For years, the makers of Lynx deodorant ran an advertising campaign based on the premise of something called the “Lynx Effect.”
This, according to the campaign, was the simple fantasy that the smell of Lynx was so overpowering that women could not control themselves around the wearer.
Needless to say, this makes Lynx incredibly popular with teenage boys, or at least until they learn that when it comes to some overpowering scents, less is definitely more.
But Dundee has its own Lynx effect and it really does stink.
The Co-Op supermarket on Albert Street has been forced to add security tags to £2.89 bottles of Lynx shower gel as well as a host of other essentials.
While it might be amusing to imagine there is a roaring black market for over-priced shower gels, the truth is the Co-Op’s decision is indicative of something far worse: that some people are now so desperately poor they have been reduced to stealing basic items.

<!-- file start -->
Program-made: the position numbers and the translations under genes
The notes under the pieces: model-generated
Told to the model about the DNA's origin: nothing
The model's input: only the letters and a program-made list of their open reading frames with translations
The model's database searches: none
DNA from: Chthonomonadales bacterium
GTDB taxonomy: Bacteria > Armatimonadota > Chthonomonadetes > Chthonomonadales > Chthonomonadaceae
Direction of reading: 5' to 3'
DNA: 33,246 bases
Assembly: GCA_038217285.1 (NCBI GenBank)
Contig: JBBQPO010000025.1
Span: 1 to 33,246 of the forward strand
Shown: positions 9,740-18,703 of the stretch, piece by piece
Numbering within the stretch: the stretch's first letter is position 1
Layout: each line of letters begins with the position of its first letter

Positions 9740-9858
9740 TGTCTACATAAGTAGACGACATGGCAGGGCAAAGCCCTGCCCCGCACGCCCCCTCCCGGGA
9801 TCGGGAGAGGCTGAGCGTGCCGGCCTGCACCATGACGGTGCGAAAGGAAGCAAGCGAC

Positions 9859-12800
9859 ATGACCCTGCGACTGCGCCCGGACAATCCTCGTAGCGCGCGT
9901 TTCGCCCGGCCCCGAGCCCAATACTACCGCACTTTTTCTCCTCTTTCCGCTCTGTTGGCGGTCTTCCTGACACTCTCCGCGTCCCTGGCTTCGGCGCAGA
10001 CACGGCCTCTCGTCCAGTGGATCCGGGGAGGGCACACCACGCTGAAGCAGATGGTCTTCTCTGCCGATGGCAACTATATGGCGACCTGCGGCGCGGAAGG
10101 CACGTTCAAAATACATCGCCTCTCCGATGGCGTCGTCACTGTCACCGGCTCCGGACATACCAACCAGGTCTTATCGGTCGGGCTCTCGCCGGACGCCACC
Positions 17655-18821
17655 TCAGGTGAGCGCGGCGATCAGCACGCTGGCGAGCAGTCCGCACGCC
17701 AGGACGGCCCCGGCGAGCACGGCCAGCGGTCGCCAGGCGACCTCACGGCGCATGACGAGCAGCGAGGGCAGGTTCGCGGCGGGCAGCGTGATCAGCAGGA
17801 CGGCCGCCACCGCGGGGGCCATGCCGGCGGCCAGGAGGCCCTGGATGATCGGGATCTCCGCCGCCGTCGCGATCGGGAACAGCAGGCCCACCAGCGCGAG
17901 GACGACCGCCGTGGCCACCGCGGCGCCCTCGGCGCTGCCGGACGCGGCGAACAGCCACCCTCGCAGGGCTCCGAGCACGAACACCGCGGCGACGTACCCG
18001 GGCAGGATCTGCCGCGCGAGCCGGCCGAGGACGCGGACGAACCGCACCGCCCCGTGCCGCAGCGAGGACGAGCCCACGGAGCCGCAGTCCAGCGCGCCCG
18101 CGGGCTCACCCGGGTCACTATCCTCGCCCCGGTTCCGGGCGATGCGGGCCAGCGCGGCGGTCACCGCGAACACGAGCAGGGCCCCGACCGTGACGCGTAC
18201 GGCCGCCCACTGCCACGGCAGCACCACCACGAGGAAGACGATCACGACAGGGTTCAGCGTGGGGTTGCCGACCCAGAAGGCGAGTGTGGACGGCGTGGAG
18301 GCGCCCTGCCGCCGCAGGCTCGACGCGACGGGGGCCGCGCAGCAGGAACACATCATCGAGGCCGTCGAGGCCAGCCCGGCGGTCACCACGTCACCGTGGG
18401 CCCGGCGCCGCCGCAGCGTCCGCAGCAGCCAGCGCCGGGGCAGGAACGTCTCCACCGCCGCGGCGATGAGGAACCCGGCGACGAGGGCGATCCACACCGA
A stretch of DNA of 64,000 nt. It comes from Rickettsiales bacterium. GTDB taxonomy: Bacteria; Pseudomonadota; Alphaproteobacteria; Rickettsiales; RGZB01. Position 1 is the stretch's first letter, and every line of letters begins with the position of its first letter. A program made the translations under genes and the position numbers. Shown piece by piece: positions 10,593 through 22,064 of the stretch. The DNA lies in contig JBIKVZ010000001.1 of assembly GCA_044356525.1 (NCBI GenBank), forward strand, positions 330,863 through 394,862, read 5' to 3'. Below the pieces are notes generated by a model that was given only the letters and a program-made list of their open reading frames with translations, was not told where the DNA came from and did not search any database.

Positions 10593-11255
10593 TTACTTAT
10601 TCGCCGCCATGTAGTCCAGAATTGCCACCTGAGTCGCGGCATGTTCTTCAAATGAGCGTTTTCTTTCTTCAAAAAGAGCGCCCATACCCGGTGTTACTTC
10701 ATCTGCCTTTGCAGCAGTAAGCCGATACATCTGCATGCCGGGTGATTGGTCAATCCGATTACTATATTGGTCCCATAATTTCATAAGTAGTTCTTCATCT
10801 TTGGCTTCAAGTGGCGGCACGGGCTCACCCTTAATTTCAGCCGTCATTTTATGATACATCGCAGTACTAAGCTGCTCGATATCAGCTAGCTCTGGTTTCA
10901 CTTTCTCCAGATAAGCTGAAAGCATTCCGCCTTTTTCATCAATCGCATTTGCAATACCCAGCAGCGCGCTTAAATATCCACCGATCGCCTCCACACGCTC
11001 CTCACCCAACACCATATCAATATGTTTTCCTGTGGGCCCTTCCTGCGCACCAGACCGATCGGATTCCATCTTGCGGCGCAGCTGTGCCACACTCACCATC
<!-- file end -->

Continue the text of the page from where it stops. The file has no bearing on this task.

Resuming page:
One of the 21st century’s less amazing achievements is not just that foodbanks have proliferated – it’s that they are so commonplace they have become accepted.
When some people are so poor they rely on hand-outs just to eat, it’s no surprise that other basics have also become too expensive to afford.
It’s easy to say that certain brands of shower gel are a luxury but the old saying rings true: beggars can’t be choosers. Whatever is on the shelves will be what gets stolen.
For people on low incomes, the choices on how they spend their money are not just more limited, they are harsher. Do you feed the meter or feed yourself? How much of a necessity is soap, toothpaste or washing powder when your kids are going hungry?
There are many reasons people find themselves living in poverty and Dundee has more than its fair share of those on the breadline.
There have always been haves and have nots.
But years of austerity, unemployment, drugs and lack of opportunity has widened the gap to an obscene degree.
Now being one of the haves just means being able to wash without having to break the law first.